Can One Adversely Possess Riparian Rights?
The concept of adverse possession is one based in common law, which means it dates back to medieval England. It allows someone who is technically a trespasser on land to acquire legal title to it if they have been occupying it and maintaining it for a period of time (in Maryland, 20 years). Adverse possession claims are enforced both under the state’s relevant statute and based on case law in Maryland. However, disputes continue over whether land has to serve a certain purpose or meet certain criteria before it can be adversely possessed. A 2020 case in the Court of Special Appeals helps to clarify this type of matter.
Court Of Special Appeals Clarifies Boater’s Rights
In 2004, Appellant bought a condominium in Cambridge Landing, which came with a boat slip. The slips were constructed in the early 1980s, and while the plans for the community’s marina showed an intended width of 14 feet, 7 inches for each slip, this was not the eventual dimensions upon completion of construction. Between 1982 and 1984, when the property was photographed by the U.S. Army Corps of Engineers, the slips’ width was uncertain, which means that there is no proof that either owner knew or should have known that the slips’ measurement was not correct.
In 1996, the company which owned the riparian rights to the water surrounding Cambridge Landing ceded them (subject to licenses that boat slip holders possessed) to the Council of Unit Owners. Riparian rights are the rights of a landowner – or licensee – over a natural body of water on their land and the right to make ‘reasonable use’ of it. Boat slip owners have a license to use the riparian rights owned by the Council. The Council began, after that point, to require slip owners to maintain their slips “as constructed,” at least in terms of size and use, and it was the slip “as constructed’ that Appellant purchased in 2004.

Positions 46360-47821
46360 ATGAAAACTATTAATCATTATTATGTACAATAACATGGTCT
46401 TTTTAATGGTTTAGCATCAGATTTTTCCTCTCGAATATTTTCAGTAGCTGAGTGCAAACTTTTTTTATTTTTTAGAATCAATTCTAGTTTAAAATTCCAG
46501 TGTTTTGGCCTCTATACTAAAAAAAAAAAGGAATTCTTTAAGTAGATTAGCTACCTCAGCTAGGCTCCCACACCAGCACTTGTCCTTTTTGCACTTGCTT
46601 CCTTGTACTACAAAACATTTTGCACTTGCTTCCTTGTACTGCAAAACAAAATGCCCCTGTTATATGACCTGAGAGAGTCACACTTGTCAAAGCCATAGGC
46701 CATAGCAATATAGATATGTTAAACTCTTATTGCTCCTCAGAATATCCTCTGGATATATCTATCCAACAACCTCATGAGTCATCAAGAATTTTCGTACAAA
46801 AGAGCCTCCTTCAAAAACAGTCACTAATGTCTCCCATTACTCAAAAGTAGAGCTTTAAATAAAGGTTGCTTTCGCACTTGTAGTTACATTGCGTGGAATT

Despite his purchase in 2004 with the language on the documents, Appellant stated he only acquired ‘actual knowledge’ of the slips’ different sizes in the year 2010, when he became a member of the Council. Even with this knowledge, however, he did not file his complaint until 2016. The complaint sought relief (equalizing the slip spaces, plus a declaratory judgment that the slips were intended to be equal) and a permanent injunction against moving the mooring piles ever again.
The District Court denied these requests, arguing that it was impossible to prove that the slips were not constructed in the manner they appeared in at that point (in other words, that the boat slips had not been constructed to be unequal from the beginning), and that even if such information was available, Appellant’s claim was blocked by both the statute of limitations and laches (that is, Appellant’s delay was found to have benefited the Appellee).
In addition, the Court of Special Appeals found that while the doctrine of adverse possession need not necessarily apply (adverse possession as a doctrine normally only applies to land, not water space), the situation is “so analogous” to an easement or to adverse possession that the same doctrines should apply. What this means is that because Appellee and her predecessors-in-title have been using the full 19 feet of slip space for more than 20 years (since at least 1996, if not earlier), they are entitled to retain its use.
Contact A Maryland Real Estate Attorney
Landowners (or owners of riparian rights) can lose their exclusive ability to use what they believe is yours, if they are not careful with how they maintain their property. If you have questions or concerns about your property rights, particularly if you worry about adverse possession, contacting a Maryland real estate attorney from the firm of Henault & Sysko Chartered may help to ease your mind and get your questions answered. Contact our offices at (410) 768-9300 to speak to an attorney today.